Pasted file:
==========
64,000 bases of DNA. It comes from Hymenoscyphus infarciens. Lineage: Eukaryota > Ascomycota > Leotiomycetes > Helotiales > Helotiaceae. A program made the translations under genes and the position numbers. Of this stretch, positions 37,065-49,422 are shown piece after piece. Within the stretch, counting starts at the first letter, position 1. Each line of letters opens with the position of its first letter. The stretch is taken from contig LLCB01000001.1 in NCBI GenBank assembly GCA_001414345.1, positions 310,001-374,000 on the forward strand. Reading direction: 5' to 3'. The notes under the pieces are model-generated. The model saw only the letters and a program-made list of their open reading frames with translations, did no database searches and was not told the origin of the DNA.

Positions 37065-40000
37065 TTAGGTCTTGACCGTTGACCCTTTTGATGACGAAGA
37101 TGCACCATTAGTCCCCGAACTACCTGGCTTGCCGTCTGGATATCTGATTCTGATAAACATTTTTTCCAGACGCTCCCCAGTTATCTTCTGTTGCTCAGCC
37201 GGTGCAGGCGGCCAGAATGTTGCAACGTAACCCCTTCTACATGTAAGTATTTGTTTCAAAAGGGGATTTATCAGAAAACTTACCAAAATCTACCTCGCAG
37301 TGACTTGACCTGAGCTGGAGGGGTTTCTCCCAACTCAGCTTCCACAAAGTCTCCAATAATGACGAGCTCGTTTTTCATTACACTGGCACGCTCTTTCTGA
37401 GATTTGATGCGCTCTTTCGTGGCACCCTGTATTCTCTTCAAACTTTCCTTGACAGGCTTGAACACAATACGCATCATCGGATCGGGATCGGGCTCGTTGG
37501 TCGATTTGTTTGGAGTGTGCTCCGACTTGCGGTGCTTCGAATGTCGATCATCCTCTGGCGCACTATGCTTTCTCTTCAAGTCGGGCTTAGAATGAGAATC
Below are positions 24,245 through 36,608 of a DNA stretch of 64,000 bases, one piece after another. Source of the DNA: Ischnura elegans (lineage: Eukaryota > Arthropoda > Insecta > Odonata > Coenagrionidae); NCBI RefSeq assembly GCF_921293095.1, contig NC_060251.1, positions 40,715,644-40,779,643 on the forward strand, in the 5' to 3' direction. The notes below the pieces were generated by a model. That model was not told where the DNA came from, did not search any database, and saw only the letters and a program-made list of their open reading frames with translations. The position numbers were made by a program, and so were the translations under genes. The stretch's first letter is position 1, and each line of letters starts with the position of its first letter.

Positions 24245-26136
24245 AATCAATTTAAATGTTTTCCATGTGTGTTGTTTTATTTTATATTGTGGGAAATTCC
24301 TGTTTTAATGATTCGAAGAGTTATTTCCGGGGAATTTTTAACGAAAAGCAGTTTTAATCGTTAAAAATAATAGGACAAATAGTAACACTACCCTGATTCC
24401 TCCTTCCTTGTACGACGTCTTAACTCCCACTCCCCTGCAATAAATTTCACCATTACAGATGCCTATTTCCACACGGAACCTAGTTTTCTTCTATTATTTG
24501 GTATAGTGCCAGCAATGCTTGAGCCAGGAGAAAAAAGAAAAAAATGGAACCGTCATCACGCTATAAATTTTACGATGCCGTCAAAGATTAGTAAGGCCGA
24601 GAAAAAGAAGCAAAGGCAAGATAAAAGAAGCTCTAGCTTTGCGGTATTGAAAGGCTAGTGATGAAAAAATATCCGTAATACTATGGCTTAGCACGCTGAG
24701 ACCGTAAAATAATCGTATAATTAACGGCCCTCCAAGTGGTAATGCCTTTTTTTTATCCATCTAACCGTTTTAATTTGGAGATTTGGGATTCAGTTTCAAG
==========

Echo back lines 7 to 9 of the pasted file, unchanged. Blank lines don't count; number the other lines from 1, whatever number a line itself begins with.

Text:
37401 GATTTGATGCGCTCTTTCGTGGCACCCTGTATTCTCTTCAAACTTTCCTTGACAGGCTTGAACACAATACGCATCATCGGATCGGGATCGGGCTCGTTGG
37501 TCGATTTGTTTGGAGTGTGCTCCGACTTGCGGTGCTTCGAATGTCGATCATCCTCTGGCGCACTATGCTTTCTCTTCAAGTCGGGCTTAGAATGAGAATC
Below are positions 24,245 through 36,608 of a DNA stretch of 64,000 bases, one piece after another. Source of the DNA: Ischnura elegans (lineage: Eukaryota > Arthropoda > Insecta > Odonata > Coenagrionidae); NCBI RefSeq assembly GCF_921293095.1, contig NC_060251.1, positions 40,715,644-40,779,643 on the forward strand, in the 5' to 3' direction. The notes below the pieces were generated by a model. That model was not told where the DNA came from, did not search any database, and saw only the letters and a program-made list of their open reading frames with translations. The position numbers were made by a program, and so were the translations under genes. The stretch's first letter is position 1, and each line of letters starts with the position of its first letter.